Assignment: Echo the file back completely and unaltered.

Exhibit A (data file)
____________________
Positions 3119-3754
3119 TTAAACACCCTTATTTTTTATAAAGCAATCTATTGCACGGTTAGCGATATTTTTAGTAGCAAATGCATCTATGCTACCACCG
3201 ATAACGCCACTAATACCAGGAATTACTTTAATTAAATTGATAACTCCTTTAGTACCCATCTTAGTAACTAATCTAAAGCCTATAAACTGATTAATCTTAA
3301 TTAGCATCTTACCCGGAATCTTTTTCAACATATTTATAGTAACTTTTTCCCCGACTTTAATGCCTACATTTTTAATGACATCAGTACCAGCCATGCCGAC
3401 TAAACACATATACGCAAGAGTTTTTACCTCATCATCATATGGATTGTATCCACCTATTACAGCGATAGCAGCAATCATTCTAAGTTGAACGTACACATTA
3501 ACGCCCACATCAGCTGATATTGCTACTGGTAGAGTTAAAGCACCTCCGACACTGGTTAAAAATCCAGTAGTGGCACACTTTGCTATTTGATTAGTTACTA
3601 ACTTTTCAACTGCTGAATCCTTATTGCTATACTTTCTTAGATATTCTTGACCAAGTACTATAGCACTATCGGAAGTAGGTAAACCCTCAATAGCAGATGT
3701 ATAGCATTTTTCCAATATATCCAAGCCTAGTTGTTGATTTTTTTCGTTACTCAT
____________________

Positions 3119-3754
3119 TTAAACACCCTTATTTTTTATAAAGCAATCTATTGCACGGTTAGCGATATTTTTAGTAGCAAATGCATCTATGCTACCACCG
3201 ATAACGCCACTAATACCAGGAATTACTTTAATTAAATTGATAACTCCTTTAGTACCCATCTTAGTAACTAATCTAAAGCCTATAAACTGATTAATCTTAA
3301 TTAGCATCTTACCCGGAATCTTTTTCAACATATTTATAGTAACTTTTTCCCCGACTTTAATGCCTACATTTTTAATGACATCAGTACCAGCCATGCCGAC
3401 TAAACACATATACGCAAGAGTTTTTACCTCATCATCATATGGATTGTATCCACCTATTACAGCGATAGCAGCAATCATTCTAAGTTGAACGTACACATTA
3501 ACGCCCACATCAGCTGATATTGCTACTGGTAGAGTTAAAGCACCTCCGACACTGGTTAAAAATCCAGTAGTGGCACACTTTGCTATTTGATTAGTTACTA
3601 ACTTTTCAACTGCTGAATCCTTATTGCTATACTTTCTTAGATATTCTTGACCAAGTACTATAGCACTATCGGAAGTAGGTAAACCCTCAATAGCAGATGT
3701 ATAGCATTTTTCCAATATATCCAAGCCTAGTTGTTGATTTTTTTCGTTACTCAT